Herbalife also said it hasn’t utilized the $950 million remaining on its $1 billion share repurchase authorization because of trading restrictions, according to a statement today. It said it will exceed the previously announced quarterly guidance of $50 million of the repurchase in upcoming quarters.
Ackman, head of New York hedge fund Pershing Square Capital Management LP, said last week that a year of research convinced him Herbalife is a pyramid scheme. The company, whose shares he began selling short seven to eight months ago, misrepresents sales figures, misleads distributors about potential earnings and sells a commodity product at inflated prices, he said.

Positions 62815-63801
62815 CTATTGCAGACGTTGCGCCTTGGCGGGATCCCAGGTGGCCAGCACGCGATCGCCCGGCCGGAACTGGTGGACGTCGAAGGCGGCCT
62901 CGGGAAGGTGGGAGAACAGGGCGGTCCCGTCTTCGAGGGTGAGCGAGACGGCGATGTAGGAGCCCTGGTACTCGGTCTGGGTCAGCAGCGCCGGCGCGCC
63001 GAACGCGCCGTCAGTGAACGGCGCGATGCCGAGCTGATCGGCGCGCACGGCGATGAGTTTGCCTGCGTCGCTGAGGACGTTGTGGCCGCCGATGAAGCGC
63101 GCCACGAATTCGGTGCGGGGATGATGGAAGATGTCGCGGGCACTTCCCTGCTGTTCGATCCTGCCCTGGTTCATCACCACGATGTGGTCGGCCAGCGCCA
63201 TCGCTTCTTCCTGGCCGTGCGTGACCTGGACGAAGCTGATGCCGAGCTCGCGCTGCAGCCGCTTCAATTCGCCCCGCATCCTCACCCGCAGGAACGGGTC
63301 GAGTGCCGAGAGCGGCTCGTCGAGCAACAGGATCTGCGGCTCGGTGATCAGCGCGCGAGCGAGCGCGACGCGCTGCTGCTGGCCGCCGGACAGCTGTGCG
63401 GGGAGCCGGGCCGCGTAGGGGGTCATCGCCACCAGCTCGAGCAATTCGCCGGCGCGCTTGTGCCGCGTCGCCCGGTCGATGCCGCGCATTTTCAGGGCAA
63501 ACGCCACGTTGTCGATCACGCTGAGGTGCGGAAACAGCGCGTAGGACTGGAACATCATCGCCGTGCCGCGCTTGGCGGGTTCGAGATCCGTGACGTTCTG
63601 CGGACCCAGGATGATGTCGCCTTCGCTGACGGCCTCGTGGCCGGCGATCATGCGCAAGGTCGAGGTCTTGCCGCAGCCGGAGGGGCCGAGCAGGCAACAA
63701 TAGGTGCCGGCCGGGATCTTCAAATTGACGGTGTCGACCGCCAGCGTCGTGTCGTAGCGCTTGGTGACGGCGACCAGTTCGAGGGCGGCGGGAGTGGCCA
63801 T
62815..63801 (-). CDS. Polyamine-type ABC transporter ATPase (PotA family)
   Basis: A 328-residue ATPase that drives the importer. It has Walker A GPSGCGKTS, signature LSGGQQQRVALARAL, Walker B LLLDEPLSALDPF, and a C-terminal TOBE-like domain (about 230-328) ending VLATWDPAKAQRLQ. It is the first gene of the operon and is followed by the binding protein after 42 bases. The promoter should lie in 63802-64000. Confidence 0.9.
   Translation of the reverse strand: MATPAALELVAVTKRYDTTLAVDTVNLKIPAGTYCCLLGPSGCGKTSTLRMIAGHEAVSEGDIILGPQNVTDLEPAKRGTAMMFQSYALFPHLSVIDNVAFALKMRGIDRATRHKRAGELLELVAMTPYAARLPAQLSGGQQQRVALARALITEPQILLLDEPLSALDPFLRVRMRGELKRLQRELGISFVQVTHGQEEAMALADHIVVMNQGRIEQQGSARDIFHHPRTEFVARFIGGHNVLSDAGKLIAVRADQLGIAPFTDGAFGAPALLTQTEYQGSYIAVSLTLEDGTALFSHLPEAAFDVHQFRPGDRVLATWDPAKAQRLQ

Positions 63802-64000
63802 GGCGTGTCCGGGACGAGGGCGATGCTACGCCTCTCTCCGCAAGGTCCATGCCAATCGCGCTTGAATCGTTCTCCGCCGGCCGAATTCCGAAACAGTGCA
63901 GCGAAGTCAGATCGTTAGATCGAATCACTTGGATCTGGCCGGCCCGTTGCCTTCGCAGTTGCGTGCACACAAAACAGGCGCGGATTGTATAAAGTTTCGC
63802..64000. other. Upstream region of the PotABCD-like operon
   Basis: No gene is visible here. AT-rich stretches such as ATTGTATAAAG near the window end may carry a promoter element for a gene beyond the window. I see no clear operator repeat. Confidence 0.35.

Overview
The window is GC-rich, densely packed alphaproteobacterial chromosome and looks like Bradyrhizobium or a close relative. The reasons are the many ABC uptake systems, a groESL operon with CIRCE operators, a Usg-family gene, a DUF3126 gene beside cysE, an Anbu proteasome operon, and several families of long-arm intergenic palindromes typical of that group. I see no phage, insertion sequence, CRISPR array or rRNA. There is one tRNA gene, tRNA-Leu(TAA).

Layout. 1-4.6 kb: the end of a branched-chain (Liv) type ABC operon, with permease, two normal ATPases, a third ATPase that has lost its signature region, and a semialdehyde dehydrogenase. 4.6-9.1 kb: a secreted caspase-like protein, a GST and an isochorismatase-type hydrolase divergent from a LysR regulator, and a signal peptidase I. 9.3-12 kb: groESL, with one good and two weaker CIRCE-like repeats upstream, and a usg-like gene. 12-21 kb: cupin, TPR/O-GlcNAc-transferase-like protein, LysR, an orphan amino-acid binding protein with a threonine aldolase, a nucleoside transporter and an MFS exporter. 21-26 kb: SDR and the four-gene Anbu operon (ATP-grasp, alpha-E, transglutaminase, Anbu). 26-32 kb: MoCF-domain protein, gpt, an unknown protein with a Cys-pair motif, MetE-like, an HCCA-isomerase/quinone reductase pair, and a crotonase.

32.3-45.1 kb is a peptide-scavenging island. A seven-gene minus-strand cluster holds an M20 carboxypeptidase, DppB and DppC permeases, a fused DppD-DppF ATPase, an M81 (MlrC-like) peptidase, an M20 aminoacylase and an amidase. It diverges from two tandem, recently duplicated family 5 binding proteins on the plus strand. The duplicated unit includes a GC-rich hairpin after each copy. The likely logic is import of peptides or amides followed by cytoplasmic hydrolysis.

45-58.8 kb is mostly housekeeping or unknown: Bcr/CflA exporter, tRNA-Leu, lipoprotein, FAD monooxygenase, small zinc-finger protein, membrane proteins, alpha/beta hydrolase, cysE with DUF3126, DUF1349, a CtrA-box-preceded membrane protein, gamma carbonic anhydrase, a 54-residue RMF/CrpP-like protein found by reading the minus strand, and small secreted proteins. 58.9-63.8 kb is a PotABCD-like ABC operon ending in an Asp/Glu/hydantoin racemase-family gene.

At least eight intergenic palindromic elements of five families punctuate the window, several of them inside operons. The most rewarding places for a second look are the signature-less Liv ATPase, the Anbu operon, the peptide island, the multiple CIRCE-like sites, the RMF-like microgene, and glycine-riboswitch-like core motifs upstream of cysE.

The company said last week it would hold an analyst meeting “to respond in detail to the distorted, outdated and inaccurate information” from Pershing Square. Herbalife, based in the Cayman Islands, today set the meeting’s date to Jan. 10.
The shares fell 4.4 percent to $26.06 at the close in New York and have declined 39 percent since Dec.18, the day before Ackman said he was shorting the stock.
Today’s statement didn’t provide further details on Moelis’s hiring.
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